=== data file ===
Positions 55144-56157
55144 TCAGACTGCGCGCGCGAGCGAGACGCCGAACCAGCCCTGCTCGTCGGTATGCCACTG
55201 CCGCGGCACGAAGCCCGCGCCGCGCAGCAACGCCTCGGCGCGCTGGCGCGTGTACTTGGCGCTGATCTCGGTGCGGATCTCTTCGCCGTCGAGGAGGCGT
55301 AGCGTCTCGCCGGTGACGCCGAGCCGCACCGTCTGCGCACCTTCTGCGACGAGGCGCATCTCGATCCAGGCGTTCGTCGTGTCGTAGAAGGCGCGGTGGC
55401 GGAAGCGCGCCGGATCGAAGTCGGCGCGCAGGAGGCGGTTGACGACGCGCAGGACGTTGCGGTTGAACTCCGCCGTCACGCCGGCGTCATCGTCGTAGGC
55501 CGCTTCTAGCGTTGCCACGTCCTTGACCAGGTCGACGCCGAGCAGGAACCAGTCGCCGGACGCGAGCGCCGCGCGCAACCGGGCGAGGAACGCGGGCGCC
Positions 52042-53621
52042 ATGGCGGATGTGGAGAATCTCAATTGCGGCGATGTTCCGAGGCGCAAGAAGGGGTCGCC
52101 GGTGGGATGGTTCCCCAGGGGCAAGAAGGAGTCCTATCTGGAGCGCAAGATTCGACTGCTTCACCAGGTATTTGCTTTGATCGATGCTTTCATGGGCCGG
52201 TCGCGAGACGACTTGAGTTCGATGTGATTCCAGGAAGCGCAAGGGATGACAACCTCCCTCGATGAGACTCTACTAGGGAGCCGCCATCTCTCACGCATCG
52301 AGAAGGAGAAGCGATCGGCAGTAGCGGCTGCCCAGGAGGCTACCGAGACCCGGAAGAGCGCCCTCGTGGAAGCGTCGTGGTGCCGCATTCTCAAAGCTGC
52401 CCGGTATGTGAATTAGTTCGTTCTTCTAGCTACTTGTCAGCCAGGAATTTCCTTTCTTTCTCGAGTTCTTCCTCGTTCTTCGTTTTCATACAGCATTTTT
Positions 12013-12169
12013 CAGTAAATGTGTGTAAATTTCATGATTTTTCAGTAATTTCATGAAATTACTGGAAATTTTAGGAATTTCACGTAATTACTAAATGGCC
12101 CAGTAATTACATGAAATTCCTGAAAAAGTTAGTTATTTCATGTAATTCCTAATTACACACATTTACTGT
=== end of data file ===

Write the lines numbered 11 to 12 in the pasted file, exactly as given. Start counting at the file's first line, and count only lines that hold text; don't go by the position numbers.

52301 AGAAGGAGAAGCGATCGGCAGTAGCGGCTGCCCAGGAGGCTACCGAGACCCGGAAGAGCGCCCTCGTGGAAGCGTCGTGGTGCCGCATTCTCAAAGCTGC
52401 CCGGTATGTGAATTAGTTCGTTCTTCTAGCTACTTGTCAGCCAGGAATTTCCTTTCTTTCTCGAGTTCTTCCTCGTTCTTCGTTTTCATACAGCATTTTT